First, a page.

First published in 1998, this book analyses and reconsiders one of the great economic dramas of Western history, the march to capitalism in Russia, Hungary, Poland, and the Czech Republic. The period is from 1989, after the fall of the Berlin Wall, when the liberated countries rushed headlong into democracy and capitalism. Special emphasis is on the role, often misunderstood, played by the Western-dominated aid agencies, the International Monetary Fund and the World Bank. They were called in while the Western countries dawdled and made empty promises. They basically financed and guided the transition, their own funds amounting to $50 billion, while issuing free-market strictures in the process. This reflected the supremacy of such ideology in the Thatcher-Reagan era. Russia, in its agony, offers a laboratory for the conflicting claims of free-market theory against a more pragmatic, experimental approach. China's hybrid-capitalism is also analyzed and compared.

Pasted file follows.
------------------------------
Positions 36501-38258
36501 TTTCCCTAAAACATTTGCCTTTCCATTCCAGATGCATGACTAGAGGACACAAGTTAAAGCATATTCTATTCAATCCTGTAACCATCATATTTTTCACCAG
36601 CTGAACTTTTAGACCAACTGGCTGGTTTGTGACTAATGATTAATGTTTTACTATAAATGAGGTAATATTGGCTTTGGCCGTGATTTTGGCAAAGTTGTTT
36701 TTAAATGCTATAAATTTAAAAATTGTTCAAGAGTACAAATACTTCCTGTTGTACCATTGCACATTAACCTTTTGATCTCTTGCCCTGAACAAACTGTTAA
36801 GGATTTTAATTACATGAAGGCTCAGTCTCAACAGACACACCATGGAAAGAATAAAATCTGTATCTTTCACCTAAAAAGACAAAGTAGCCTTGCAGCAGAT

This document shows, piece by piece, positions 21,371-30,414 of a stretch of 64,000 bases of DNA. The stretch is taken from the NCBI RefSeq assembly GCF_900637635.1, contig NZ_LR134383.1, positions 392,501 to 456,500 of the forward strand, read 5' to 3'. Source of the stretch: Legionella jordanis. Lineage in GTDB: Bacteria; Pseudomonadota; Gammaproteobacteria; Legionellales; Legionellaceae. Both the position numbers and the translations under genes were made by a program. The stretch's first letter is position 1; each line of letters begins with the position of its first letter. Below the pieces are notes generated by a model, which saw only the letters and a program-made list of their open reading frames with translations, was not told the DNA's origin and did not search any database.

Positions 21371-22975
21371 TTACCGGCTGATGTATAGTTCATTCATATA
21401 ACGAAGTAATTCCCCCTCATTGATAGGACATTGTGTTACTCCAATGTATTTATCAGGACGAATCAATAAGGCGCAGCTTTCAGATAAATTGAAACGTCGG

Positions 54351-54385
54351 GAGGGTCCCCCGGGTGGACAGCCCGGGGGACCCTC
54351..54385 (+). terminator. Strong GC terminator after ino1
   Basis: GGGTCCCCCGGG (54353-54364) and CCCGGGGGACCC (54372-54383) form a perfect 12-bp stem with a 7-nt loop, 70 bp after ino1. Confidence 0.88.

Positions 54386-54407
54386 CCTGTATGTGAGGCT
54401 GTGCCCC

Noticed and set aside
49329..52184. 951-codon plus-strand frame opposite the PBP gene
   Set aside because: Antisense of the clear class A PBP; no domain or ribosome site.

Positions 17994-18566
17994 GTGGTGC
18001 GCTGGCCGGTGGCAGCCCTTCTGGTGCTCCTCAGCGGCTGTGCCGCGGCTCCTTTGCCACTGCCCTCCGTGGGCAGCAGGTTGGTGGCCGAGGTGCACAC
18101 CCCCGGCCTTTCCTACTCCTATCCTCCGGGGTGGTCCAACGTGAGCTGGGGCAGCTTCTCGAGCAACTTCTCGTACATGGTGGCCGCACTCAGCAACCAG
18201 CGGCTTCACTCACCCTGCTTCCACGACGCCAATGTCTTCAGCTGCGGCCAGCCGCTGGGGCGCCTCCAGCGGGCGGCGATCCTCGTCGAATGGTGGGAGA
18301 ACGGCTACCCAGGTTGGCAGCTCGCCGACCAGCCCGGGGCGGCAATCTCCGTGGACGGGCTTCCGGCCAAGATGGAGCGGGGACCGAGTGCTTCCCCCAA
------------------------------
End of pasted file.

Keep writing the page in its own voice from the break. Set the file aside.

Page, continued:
chapter 1|19 pages

Russia: Lurching Towards Capitalism

chapter 3|23 pages

The World Bank and Other Aid to Russia

chapter 6|19 pages

Gorbachev’s Economic Reforms

chapter 7|10 pages

Václav Havel: A Principled Dissident

chapter 8|13 pages

Adam Michnik: Choosing Liberalism

chapter 9|21 pages

China in Transition

chapter 10|16 pages

Russia Reconsidered